This includes Anthony Doepker of Miami Twp.
“I don’t think it’s difficult to be responsible, to get the masks on, to get people lined up. I think the most important thing has to be the integrity of the election,” he said.
Another 18% said they intend to vote early in-person at their board of elections, and 17% said they plan to drop off an absentee ballot at the board. Only 13% said they plan to vote by U.S. mail.
Of those who indicated who they plan to vote for, supporters of President Donald Trump overwhelmingly said they intend to vote in person, while most former Vice President Joe Biden voters said they plan to cast an absentee ballot.
‘Safe to vote by mail’
State and local elections officials have aggressively worked to dispel fraud fears tied to voting by mail, noting Ohio has offered absentee voting for decades without issue; the process requires voter identification twice; voter rolls are routinely updated; ballot harvesting is illegal; and voters can track their ballots online.
“Absentee voting in Ohio is time-tested and has strong security checks in place,” said Maggie Sheehan, spokeswoman for Ohio Secretary of State Frank LaRose.
But 58% of survey respondents said they were “very concerned … about voter fraud caused by increased voting by mail this year.” Another 30% said they are “not concerned.”
Those who expressed concern about fraud often mentioned in their comments universal mail-in voting, which Ohio does not do.
Montgomery County Board of Elections Director Jan Kelly said those concerned about increased voter fraud caused by mail-in voting “have been listening to disinformation. It’s safe to vote by mail in Ohio.”
“We do have checks and balances in place,” Clark County Board of Elections Director Jason Baker said. “No one is going to be able to vote twice through the system we have in place.”
Postal service concerns
Only 10% of respondents were “not concerned … about ballots not being counted because they are lost or delayed by the U.S. Postal Service.” And 60% were “very concerned” about it.
The Dayton Daily News assessed the U.S. Postal Service by mail 121 envelopes roughly the size and shape of ballots, and found there are issues with consistent delivery and postmarking of mail.
“The best thing voters can do if they want to vote by mail is request their ballot early, as early as possible,” Butler County Board of Elections Deputy Director Eric Corbin said. “Fill those (requests) out and send those in to us now.”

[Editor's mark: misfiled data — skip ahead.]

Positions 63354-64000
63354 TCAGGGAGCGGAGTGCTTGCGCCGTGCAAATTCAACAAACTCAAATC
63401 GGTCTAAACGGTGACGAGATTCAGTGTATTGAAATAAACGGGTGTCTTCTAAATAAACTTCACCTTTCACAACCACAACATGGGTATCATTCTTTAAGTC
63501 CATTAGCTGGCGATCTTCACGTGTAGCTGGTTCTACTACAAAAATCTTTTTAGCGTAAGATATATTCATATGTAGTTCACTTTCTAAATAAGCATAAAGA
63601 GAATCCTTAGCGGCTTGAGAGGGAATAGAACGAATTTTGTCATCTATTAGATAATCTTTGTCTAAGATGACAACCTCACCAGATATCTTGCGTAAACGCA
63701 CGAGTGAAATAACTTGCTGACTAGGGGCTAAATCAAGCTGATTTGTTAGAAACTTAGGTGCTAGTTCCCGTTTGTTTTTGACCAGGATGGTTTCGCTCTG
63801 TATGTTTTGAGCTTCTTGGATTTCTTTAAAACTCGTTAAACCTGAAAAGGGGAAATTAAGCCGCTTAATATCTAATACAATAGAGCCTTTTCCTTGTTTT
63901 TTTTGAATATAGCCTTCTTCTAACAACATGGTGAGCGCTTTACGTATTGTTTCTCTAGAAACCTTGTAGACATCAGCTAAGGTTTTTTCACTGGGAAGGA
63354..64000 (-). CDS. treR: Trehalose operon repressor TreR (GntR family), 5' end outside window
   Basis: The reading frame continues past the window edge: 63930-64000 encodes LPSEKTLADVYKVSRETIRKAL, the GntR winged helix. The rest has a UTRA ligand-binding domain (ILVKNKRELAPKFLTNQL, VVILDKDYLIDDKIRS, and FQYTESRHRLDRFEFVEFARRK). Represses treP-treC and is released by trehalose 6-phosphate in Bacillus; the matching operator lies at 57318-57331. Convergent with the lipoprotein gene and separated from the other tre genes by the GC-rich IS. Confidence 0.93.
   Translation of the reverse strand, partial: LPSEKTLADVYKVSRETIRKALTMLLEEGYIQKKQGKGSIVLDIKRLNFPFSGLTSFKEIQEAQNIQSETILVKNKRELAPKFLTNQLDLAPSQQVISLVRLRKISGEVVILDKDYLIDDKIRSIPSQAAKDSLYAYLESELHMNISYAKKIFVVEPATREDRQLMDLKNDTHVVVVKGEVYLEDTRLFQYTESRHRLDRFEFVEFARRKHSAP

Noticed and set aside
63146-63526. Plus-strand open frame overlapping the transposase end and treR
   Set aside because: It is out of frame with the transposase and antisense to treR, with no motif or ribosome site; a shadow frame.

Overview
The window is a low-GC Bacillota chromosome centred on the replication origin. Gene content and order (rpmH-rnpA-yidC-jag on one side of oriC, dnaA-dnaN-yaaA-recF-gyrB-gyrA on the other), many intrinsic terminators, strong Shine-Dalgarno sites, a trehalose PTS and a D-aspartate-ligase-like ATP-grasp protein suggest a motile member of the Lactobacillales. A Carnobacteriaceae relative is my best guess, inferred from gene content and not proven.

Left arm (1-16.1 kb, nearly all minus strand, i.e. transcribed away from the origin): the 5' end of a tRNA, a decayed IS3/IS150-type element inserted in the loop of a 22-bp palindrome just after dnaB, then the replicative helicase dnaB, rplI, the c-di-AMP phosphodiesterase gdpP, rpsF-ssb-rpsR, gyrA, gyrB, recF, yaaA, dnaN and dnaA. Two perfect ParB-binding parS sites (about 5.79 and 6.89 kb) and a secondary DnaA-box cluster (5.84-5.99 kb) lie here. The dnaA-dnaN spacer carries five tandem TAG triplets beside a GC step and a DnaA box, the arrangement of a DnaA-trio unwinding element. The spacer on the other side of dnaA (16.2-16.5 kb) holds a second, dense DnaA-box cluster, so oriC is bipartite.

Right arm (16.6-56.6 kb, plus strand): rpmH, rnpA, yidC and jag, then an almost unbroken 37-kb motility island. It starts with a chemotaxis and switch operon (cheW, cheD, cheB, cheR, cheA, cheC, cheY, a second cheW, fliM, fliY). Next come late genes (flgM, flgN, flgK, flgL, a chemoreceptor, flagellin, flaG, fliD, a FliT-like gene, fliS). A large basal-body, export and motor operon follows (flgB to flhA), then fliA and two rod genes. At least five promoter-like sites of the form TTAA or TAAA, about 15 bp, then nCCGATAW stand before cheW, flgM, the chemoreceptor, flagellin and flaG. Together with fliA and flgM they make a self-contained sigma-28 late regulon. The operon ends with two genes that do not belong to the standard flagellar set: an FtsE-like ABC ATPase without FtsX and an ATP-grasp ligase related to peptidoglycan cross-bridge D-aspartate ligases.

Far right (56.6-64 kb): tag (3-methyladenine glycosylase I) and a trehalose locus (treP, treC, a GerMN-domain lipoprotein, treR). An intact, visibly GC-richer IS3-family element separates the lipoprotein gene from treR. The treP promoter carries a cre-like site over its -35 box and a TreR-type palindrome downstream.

Tiffany Harmon of Liberty Twp. said she intends to cast her ballot by mail because there is no need for people to congregate at polling places during a pandemic.
“I feel like we have a safe, reliable option so there is no need to vote in person,” she said.
Harmon said she has never had a problem with voting by mail and if people are concerned they should send their ballots early and make sure they arrive.
“Is the U.S. postal service perfect? No. But has my grandma been voting by mail for as long as I can remember? Yes.”
‘Not concerned’ about COVID-19
Of the survey respondents, 53% said were “not concerned… about the safety of voting in person amid the coronavirus pandemic.” Only 16% were “very concerned.”
Masha Kisel of Oakwood said she was moderately concerned about safety, but then signed up to be a poll worker after hearing that there will likely be a shortage because it’s a job often held by seniors.
“I still don’t feel super safe but I feel like it has to be done,” she said.
She plans to vote early, however, dropping her ballot off at the board of elections.
“I want to trust the mail, and we’ve been getting our mail so I know rationally we should trust it. But there’s something about me where I really want to see it go into the drop box,” she said.
Ohio League of Women Voters President Jen Miller emphasized that all of the above methods “are secure in the sense that votes cannot be stolen, elections cannot be stolen in Ohio.”
“With that said, if someone really wants to vote in person, we would encourage them to vote early so that we can try to keep the lines down on Election Day,” she said.
An unprecedented number of voters are requesting absentee ballots. In Butler County there were 22,000 absentee ballot requests submitted by Sept. 1, compared to 1,755 by that date before the 2016 election. There have been 8,000 requests in Clark County with two months before the election, compared to 12,000 in all of 2016.
“We just want people to vote, and we are going to make sure all (the) methods are as safe as possible,” Corbin said.